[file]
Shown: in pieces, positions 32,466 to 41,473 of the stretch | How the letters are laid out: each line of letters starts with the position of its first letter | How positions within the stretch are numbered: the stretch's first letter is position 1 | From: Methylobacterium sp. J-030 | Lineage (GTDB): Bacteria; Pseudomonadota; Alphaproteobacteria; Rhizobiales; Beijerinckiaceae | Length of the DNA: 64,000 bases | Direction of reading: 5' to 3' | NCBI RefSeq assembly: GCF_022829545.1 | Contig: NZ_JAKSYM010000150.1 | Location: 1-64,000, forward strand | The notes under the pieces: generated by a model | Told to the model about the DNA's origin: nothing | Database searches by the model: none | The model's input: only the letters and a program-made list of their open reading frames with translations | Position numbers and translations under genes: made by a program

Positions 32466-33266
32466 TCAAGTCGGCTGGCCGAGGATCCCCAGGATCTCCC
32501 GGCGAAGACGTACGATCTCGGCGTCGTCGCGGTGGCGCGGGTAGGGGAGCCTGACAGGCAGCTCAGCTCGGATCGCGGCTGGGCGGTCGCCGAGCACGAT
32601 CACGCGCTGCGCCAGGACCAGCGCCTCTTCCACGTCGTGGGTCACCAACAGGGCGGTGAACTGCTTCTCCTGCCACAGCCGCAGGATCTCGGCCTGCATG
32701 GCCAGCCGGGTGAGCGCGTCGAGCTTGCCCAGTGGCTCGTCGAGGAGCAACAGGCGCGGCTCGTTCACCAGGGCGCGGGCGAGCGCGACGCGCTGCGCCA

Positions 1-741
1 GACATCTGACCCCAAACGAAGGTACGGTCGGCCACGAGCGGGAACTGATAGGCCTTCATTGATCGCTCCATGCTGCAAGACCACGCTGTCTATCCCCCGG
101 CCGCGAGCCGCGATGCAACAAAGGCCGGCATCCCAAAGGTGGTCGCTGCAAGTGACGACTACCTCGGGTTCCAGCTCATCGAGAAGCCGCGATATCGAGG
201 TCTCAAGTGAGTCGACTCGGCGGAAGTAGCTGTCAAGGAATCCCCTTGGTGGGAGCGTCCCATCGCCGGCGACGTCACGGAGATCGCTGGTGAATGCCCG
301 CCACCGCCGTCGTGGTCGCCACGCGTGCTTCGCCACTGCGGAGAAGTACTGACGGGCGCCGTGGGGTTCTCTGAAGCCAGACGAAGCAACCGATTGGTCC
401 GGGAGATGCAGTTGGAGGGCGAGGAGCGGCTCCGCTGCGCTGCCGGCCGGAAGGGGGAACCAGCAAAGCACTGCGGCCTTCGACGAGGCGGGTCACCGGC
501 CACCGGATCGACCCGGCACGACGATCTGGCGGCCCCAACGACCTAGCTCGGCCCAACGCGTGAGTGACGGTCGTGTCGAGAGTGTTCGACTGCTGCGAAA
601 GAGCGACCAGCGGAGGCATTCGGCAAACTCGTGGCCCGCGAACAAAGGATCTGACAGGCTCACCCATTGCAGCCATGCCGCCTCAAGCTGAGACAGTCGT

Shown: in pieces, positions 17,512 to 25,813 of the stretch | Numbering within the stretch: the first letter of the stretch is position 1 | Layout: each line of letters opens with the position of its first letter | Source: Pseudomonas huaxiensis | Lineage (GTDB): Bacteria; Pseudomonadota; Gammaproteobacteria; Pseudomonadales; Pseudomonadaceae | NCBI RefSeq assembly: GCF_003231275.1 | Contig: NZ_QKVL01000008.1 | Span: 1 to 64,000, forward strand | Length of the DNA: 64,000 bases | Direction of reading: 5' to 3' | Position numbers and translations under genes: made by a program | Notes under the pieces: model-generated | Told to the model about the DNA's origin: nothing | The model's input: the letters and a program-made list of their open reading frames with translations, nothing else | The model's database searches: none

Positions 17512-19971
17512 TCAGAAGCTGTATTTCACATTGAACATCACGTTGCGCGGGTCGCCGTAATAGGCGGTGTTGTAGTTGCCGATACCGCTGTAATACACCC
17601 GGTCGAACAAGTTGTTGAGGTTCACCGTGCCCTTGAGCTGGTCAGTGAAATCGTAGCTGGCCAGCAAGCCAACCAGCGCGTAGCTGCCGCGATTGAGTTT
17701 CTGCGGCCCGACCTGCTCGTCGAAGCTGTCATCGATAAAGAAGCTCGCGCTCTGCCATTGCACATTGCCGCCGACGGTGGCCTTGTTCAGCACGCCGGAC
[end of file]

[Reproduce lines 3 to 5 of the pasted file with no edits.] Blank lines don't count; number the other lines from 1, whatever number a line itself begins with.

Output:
32466 TCAAGTCGGCTGGCCGAGGATCCCCAGGATCTCCC
32501 GGCGAAGACGTACGATCTCGGCGTCGTCGCGGTGGCGCGGGTAGGGGAGCCTGACAGGCAGCTCAGCTCGGATCGCGGCTGGGCGGTCGCCGAGCACGAT
32601 CACGCGCTGCGCCAGGACCAGCGCCTCTTCCACGTCGTGGGTCACCAACAGGGCGGTGAACTGCTTCTCCTGCCACAGCCGCAGGATCTCGGCCTGCATG